Five Reasons Why Freestyle Love Supreme is a Welcome Change for Broadway
By: Iris Wiener
October 8, 2019: Before there was Hamilton and In the Heights there was Freestyle Love Supreme. An improvisation extravaganza created by Thomas Kail, Lin-Manuel Miranda and Anthony Veneziale in 2004, the powerhouse team’s Freestyle Love Supreme combines music, humor, hip-hop and theatrics in an experience completely unique to any work ever to hit Broadway. Fresh and invigorating in its concept and execution, here is how it sticks out from the rest of what theater has to offer:
1. The cast varies at every performance, and often features special guests. Veneziale leads a slate of performers including (at this reviewer’s performance) fellow rappers Utkarsh Ambudkar and Aneesa Folds; beatboxers Kaila Mullady and Chris Sullivan; and two multitalented keyboardists, Arthur Lewis and Bill Sherman. While Miranda is known to stop by his playground of percussive poets, this particular experience featured the exceptional stylings of Hamilton’s Daveed Diggs and Kinky Boots’Wayne Brady.
2. A ban on electronic devices demands that the audience be present. One of a few reasons to get to the Booth Theater early (see #3) is to allow time to have phones and electronic devices stowed in Yondr pouches, mechanisms that remain locked and in their owner’s possession throughout the show. They can only be unlocked upon leaving the theater, allowing audiences to truly be in the moment (and not distracting theatergoers around them with rude behavior).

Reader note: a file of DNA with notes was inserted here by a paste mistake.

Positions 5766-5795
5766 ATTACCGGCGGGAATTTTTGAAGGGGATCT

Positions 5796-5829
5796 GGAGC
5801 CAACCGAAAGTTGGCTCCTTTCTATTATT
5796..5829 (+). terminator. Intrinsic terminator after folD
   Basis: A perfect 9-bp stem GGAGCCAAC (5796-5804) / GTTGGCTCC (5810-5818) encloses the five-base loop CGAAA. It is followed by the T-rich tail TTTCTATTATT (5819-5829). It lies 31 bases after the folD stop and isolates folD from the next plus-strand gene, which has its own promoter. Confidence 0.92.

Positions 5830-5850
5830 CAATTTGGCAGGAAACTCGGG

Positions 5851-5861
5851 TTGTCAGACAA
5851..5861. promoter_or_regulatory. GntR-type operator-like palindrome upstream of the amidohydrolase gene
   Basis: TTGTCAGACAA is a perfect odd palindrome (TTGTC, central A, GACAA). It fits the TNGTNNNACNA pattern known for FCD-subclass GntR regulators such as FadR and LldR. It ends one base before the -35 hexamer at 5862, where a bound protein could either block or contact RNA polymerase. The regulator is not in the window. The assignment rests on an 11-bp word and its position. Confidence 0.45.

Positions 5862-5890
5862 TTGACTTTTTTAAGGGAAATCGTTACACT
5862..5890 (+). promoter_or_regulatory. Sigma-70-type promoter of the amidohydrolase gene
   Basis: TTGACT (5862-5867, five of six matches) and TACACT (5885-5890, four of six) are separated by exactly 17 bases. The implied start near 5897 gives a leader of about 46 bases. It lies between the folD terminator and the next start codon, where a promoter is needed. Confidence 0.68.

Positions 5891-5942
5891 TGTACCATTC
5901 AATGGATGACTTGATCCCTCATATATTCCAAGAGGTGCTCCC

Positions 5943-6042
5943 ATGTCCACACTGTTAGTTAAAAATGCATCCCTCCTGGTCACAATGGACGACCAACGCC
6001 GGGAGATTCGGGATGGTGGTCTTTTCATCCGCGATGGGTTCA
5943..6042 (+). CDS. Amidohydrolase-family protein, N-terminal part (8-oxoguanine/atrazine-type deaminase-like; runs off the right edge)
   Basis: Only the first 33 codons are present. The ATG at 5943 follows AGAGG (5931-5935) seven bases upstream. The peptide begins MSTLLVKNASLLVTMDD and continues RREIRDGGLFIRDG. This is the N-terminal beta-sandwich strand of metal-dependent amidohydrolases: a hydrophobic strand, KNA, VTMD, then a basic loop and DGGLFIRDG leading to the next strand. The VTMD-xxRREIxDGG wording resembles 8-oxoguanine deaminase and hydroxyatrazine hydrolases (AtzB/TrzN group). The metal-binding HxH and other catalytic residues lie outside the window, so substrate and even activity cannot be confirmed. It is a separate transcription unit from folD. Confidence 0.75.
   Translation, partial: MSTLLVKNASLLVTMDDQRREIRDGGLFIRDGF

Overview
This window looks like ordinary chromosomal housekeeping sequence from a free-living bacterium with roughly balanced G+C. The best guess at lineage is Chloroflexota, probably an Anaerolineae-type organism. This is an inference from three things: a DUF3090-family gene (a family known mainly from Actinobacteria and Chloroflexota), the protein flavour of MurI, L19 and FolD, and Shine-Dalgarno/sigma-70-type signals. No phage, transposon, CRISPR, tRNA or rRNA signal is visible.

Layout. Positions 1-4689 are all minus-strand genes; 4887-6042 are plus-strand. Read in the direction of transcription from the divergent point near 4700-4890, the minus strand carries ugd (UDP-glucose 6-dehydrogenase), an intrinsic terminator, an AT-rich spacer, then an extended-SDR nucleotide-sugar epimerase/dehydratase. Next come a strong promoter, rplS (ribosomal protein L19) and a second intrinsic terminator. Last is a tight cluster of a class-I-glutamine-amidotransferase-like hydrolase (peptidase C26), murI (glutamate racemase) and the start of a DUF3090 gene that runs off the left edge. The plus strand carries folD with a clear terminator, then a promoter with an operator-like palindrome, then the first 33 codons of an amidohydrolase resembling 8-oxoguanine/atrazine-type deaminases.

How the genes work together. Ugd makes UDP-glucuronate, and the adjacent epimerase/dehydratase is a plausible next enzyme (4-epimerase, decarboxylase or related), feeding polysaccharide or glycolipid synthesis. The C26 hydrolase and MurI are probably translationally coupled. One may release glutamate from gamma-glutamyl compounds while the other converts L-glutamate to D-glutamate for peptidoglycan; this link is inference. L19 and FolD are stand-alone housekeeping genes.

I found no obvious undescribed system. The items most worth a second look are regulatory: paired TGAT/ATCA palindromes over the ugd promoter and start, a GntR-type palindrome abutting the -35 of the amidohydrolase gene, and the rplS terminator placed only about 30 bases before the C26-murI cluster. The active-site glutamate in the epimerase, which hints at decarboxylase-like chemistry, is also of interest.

3. The audience helps to create the show. Whether audience members are tasked with writing random words on cards to be used in the performance (get there early to participate in this exercise) or shouting the name of things that they hate, they are setting the stage for numbers entirely built around their suggestions. The audience gets personal, offering embarrassing anecdotes that will then be re-enacted and made into the basis for entertaining bits too good to spoil here.
4. There is no script and anything can happen. It may sound cliché, but nothing is further from the truth. Case in point: A woman hilariously shared the experience of having her picture taken without consent, only to have her fiancée discover her face transposed on a Playboy model weeks later. Her back and forth repartee with Veneziale was epically personal and joyous (despite the intrusiveness of the act itself which happened over forty years ago). Baring emotions is not one-sided at Freestyle Love Supreme; the performers share unbelievably intimate narratives with gusto, using suggested words from the audience (such as “grace”) to spin spur-of-the-moment reflections of their own about failed marriages (Brady), familial connections (Folds) and life-affirming moments (Diggs).
5. The talent is unprecedented. Beatboxing on Broadway? You don’t need instruments when you have Chris Sullivan on hand to provide a percussive soundtrack that is mesmerizing and strikingly hypnotic in all of its brilliance. Veneziale and Ambudkar are especially intuitive, referencing gags from previous numbers (the word “enigma” and a take on female cramps saw smart allusions), intertwining them at impeccably paced moments that exude hilarity and prove their sensational abilities with their crafts. Thanks to the extraordinary minds on stage, the tone of the show is always light, lacking judgement, and full of, well…freestyle love.
Freestyle Love Supreme
222 West 45 Street
8o Minutes, with no Intermission
Photography: Joan Marcus